With another year of public exams behind us, the education sector continues to navigate its way through the government’s significant programme of reform at GCSE and A-level. These changes are aimed at raising standards, a mission that few would argue with; and in pursuit of this laudable goal, the independent school heads I’ve spoken with are broadly unopposed to the considerable amount of time that we have all devoted in recent years to implementing and adjusting to these reforms successfully.
However, heads are all grappling with the same challenge: how do we structure and focus our curriculums to provide the necessary time to deliver the new syllabi without compromising the important place that creative arts have in our schools, as well as other important aspects of our co-curricular programmes which contribute to the whole education of a young person?
There is a risk that the creative arts subjects get squeezed as curriculum time and funding is diverted to support the subjects the government deems to be more academic. The creative arts are noticeably being held in lesser regard than the core trio of English, maths and the sciences and the other ‘facilitating subjects’ — history, geography and languages — as universities and employers seemingly prioritise strong grades in these areas.
One of the strengths of the British system is a firm belief that schools exist to provide a rounded education, to inspire children to develop skills beyond the classroom and to pursue their passions in life. The creative arts subjects are an essential component of this and it is proven that developing skills in these areas aids both academic performance and emotional wellbeing.
Research has shown that pupils who play musical instruments achieve higher academic grades, but the creative arts are about more than results. They offer pupils experiences that help shape their character, that teach them resilience, how to cope under pressure and to rise to the occasion: skills that last a lifetime. Furthermore, it is essential that schools continue to develop the pipeline of skills for future creative industries. Arguably, if this pipeline slows, then these industries — so successful in Britain — will be badly affected, damaging a vital sector of the economy.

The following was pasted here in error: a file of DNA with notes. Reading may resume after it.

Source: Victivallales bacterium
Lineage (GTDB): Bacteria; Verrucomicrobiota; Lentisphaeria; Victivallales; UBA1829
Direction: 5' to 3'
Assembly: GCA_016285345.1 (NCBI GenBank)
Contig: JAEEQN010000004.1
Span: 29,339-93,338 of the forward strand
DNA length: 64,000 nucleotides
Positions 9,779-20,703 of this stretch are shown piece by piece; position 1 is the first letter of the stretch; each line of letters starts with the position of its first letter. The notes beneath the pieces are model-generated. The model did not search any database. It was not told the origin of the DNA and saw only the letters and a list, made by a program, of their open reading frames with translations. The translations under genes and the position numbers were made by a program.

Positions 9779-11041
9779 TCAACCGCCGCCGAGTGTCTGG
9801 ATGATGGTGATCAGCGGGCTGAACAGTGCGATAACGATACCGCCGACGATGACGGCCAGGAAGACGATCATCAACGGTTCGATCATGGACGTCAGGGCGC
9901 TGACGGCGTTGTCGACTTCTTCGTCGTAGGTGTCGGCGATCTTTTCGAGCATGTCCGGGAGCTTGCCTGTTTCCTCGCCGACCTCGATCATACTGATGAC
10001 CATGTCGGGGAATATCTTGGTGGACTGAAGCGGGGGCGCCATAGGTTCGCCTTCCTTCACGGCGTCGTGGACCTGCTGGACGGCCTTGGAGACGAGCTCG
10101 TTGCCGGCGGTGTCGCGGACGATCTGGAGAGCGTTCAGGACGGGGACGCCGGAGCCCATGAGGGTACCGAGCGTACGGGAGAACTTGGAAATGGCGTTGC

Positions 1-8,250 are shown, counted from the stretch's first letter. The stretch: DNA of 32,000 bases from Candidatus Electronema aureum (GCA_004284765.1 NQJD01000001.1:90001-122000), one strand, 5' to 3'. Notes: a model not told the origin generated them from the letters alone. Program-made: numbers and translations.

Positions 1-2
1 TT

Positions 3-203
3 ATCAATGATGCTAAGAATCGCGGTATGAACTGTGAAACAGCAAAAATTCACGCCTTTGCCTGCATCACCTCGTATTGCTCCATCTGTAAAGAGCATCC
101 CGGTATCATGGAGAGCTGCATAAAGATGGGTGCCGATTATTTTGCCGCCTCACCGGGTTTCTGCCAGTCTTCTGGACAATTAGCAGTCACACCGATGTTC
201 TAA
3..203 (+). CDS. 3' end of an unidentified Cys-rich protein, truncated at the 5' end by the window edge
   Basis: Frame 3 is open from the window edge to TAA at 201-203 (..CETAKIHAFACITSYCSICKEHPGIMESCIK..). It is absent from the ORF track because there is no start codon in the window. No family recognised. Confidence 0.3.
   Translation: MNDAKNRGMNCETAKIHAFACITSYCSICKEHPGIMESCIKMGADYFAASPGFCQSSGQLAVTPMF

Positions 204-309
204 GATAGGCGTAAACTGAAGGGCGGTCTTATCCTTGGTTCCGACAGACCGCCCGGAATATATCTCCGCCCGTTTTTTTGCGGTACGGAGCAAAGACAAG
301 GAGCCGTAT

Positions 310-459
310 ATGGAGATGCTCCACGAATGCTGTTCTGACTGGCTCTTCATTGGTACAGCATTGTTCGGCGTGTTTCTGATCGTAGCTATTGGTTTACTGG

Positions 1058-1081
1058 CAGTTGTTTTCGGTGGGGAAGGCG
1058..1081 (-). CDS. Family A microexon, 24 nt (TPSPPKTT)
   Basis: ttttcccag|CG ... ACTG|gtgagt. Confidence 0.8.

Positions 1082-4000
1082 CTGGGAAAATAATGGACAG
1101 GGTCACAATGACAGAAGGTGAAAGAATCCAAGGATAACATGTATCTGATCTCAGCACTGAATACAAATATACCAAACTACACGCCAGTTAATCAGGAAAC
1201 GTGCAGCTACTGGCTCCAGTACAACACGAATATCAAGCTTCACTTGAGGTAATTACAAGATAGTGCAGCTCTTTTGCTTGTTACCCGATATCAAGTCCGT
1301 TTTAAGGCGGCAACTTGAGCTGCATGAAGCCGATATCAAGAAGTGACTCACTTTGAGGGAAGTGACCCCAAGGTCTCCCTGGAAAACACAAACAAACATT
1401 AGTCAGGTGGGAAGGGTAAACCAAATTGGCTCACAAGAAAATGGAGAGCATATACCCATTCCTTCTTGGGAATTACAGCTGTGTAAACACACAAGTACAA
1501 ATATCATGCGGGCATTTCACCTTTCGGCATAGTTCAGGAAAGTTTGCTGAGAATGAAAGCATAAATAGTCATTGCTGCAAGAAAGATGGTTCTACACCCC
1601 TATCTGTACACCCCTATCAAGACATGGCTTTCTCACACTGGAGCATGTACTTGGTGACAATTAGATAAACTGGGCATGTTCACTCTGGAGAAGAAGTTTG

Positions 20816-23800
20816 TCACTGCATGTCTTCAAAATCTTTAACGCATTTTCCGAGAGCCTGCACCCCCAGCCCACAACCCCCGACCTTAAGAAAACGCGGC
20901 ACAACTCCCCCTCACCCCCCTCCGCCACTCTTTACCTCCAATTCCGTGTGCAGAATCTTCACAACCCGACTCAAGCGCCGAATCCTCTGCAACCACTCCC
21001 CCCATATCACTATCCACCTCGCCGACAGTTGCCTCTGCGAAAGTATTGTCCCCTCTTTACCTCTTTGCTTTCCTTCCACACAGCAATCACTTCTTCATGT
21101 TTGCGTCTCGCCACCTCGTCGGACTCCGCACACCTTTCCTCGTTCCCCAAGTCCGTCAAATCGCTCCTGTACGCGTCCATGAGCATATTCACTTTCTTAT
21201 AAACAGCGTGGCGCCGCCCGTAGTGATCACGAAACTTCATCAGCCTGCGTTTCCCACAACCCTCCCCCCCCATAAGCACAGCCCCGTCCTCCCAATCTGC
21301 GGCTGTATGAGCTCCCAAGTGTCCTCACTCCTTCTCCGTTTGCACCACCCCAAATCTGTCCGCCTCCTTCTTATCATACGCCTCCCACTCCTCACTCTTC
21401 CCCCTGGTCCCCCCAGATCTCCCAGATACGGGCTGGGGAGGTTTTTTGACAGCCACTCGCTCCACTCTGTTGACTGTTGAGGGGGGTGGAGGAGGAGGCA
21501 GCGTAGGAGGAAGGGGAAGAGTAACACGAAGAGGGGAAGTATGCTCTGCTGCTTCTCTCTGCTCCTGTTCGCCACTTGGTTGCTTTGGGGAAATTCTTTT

Schools that are able to devote energy, time and, yes, resources to these opportunities do so because they channel young people’s talents in ways that classroom learning cannot, and they allow pupils who might be in the shadow of others in, for example, a chemistry lesson, to flourish and shine.
If schools find themselves unable to provide such opportunities, we need to take a long, hard look at the direction that education is taking in this country. It can’t be that in order to raise standards we need to compromise on the breadth of the curriculum in favour of purely achieving strong academic outcomes. Indeed, strong academic outcomes, more often than not, come to a pupil who has enjoyed a balanced curriculum and most certainly a well-rounded school-leaver is one who has enjoyed a balanced curriculum and is most likely to go on and thrive in the workplace.
When we consider the purpose of education, we must never lose sight of the fact that it is as much about developing each individual in our care to grow in confidence, develop talent and understand themselves as it is about the grades they achieve. As we all know, grades in later life don’t define an individual, it is who they are and how they perceive themselves and others, as well as what they stand for and believe in, that will define them. Experiencing the wonders of the creative arts at school goes a significant way to facilitating this and arguably has its continuing place at the heart of our schools.
An education without creativity is not, in my view, a complete education.
IN ASSOCIATION WITH